While studying optometry, Annie Yu set her sights on volunteering to help prevent avoidable blindness in developing countries. Now she’s realising the importance of managing myopia progression in her local area.
Since graduating in 2018, I have been fortunate to work at 1001 Optometry, a family-owned practice where I often see patients with conditions such as cataracts, glaucoma, myopic maculopathy, retinal tears, and detachment.
People with high myopia have higher risks of developing these sight-threatening diseases, and yet there is very little awareness in our communities about how we can prevent them.
With this in mind, I have become increasingly interested in myopia management. Knowing the implications of uncontrolled myopia, I find it profoundly meaningful when educating patients and their parents about strategies to reduce the risks of progression.
Since myopia treatment involves regular appointments, I have been able to develop deep and lasting relationships with patients and their families. Being able to see the positive impact on their eye health has been incredibly rewarding.
From a personal and professional perspective, myopia management is also challenging because there is no one-size-fits-all approach, and ongoing research is continually leading to new knowledge. This makes it critical to constantly upskill by reading, attending courses, and engaging with other eye care professionals. I thoroughly enjoy sharing interesting cases with my colleagues so that we can help each other remain critically engaged.
One case I shared was a mother of three children who came to our practice having acquired a collection of atropine eye drops in different dosages: 0.01%, 0.05%, and 0.125% from overseas. According to the mother, the practitioner in her home country prescribed atropine to slow down myopia onset in children with hyperopia lower than +0.75 dioptres or when both parents were high myopes. From my perspective, more research is critical to determine the effectiveness of different regimens.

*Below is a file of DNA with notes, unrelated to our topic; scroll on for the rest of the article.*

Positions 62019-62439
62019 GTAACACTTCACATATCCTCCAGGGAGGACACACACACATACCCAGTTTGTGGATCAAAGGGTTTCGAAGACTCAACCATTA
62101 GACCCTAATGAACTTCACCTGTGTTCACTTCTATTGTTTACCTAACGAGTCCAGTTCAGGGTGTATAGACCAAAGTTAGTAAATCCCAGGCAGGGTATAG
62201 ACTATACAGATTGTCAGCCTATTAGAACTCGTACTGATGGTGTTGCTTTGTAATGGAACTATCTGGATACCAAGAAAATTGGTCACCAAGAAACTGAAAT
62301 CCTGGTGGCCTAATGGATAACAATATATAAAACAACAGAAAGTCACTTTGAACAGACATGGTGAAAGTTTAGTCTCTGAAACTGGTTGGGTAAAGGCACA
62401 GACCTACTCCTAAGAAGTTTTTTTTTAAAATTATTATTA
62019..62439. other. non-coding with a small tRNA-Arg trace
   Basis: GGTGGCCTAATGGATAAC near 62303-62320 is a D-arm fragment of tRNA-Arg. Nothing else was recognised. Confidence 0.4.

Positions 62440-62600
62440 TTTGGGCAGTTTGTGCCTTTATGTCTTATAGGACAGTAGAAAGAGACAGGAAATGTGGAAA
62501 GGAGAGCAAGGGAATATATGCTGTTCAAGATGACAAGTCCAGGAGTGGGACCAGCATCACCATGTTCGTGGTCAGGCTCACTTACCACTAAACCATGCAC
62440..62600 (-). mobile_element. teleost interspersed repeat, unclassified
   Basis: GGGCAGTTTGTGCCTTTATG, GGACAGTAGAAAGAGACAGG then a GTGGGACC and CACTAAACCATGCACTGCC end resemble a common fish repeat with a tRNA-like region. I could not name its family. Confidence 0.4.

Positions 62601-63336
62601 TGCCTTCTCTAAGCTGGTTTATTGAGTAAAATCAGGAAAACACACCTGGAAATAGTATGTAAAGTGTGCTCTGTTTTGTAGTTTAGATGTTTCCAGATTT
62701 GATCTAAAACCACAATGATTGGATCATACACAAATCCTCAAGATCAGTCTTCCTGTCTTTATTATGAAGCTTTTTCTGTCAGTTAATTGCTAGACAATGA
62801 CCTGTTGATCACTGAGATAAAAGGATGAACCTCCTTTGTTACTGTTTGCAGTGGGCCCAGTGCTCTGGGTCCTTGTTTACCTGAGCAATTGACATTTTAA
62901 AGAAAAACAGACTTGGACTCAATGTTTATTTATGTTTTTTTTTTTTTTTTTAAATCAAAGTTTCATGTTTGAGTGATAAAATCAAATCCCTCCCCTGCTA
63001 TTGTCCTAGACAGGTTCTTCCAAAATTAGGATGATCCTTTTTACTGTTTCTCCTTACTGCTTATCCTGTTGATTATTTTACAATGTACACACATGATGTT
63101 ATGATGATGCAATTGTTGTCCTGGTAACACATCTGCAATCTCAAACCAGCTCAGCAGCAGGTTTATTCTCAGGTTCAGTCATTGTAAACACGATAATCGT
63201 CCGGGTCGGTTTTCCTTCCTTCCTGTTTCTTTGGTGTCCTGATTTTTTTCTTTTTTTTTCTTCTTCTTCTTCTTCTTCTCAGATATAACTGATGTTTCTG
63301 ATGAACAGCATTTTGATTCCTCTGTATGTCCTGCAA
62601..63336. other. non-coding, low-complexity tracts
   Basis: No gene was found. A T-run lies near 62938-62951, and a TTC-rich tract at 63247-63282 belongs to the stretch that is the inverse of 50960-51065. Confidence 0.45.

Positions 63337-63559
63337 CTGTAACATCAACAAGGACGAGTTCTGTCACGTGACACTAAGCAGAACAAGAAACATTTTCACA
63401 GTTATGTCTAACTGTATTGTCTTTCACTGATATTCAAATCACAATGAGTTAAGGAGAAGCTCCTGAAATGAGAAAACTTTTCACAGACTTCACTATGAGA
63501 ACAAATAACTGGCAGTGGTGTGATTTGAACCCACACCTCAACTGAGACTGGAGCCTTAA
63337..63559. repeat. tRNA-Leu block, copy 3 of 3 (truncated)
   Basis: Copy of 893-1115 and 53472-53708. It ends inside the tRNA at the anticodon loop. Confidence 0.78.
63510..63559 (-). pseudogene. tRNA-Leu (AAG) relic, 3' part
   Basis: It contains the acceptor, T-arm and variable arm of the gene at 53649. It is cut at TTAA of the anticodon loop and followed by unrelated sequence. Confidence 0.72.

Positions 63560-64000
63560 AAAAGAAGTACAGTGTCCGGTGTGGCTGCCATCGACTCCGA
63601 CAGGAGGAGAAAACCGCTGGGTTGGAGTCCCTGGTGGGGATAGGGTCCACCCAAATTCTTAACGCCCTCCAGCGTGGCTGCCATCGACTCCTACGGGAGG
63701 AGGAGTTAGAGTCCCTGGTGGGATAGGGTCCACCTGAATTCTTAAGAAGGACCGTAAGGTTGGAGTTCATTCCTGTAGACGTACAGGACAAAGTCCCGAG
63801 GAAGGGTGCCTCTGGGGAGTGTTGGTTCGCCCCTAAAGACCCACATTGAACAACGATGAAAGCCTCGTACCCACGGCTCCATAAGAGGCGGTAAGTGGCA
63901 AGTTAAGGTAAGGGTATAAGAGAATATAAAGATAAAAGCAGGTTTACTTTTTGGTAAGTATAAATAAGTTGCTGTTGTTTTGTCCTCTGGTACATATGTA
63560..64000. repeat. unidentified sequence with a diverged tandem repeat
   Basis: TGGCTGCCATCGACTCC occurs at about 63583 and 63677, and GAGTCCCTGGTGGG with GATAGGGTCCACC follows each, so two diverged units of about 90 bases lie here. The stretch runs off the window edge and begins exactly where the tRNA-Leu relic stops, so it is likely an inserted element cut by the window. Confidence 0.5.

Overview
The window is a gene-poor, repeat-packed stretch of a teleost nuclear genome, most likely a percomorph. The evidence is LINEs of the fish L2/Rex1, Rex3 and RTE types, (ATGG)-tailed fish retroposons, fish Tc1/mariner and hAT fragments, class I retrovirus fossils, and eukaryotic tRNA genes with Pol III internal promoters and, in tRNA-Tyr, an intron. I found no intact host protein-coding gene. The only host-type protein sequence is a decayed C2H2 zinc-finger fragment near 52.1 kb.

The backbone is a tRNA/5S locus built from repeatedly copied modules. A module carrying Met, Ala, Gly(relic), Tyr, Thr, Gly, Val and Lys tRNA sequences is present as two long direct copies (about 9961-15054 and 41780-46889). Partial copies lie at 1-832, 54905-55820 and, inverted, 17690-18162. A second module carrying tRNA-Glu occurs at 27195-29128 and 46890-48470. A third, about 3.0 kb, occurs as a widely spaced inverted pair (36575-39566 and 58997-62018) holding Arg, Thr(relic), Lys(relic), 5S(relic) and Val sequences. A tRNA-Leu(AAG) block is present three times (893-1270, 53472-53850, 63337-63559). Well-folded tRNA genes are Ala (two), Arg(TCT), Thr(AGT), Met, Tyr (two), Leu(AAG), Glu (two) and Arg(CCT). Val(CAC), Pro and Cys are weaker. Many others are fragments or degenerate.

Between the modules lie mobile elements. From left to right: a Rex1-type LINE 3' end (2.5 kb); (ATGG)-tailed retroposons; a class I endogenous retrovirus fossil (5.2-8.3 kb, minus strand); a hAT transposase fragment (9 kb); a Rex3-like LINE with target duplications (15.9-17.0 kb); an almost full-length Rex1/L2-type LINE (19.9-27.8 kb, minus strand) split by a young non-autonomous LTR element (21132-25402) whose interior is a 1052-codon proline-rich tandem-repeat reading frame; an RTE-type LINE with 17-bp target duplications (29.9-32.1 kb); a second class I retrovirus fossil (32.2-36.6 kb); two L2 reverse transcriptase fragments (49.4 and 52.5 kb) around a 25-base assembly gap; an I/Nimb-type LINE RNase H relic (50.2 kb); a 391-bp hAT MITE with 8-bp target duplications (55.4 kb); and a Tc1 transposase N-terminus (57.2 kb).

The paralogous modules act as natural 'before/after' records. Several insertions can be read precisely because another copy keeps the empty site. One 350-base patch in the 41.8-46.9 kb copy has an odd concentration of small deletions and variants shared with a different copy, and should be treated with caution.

In my quest to remain up-to-date with the latest approaches to myopia management, last year I completed an Australian College of Optometry Advanced Certificate course on children’s vision.
This course provided a valuable opportunity to work closely with paediatric ophthalmologists in both private and corporate eye clinics. The experience allowed me to build up a robust local network of health professionals who I can now draw on to co-manage complex cases. There are also many resources available online, for example, organisations including the Brien Holden Vision Institute, mivision, and Myopia Profile, all help optometrists acquire deep knowledge of, and diverse perspectives on, myopia control.
In addition to formal learning, I also like exploring the world and connecting with professionals overseas. This year I attended an international clinical conference in Manchester, held by the British Contact Lens Association. It was an incredible experience to meet optometrists and vision scientists from various countries. We exchanged our ideas of best practices and our experiences.
The conference also provided me with insights into the latest innovations in myopia control. By attending the research talks, skills workshops, and discussion with industry representatives, I attained a micro-credential in advanced contact lenses.
I was proud to be an optometrist from Australia – practitioners in the United Kingdom recognise us as leaders in providing advanced myopia control with purpose designed spectacles, contact lenses, and low-dose atropine eye drops. Their acknowledgment highlighted the valuable contribution that we, as optometrists, make to individuals and the community.
Currently, my main focus is on mastering my skills in orthokeratology. Thankfully, I have experienced mentors to guide my professional development, including Dr Margaret Lam, Francis Chen, and Stephen Kwong. I also have the support of a fantastic practice team.
Looking ahead, I hope I can extend my expertise in optometry, and particularly myopia control, to children with special needs because these children often face unique challenges when it comes to eye care. They might not have a chance to receive early intervention or treatment during critical periods of development. Language barriers, anxiety, and inattention can make traditional eye examinations difficult. Working with these children requires a team effort that goes beyond the optometrist.
I believe that by working together, both globally and in our local neighborhoods, we can create a future where more people have the opportunity to enjoy clear and healthy vision, and as a consequence, an improved quality of life.
Annie Yu is an optometrist at 1001 Optical Hurstville, in Sydney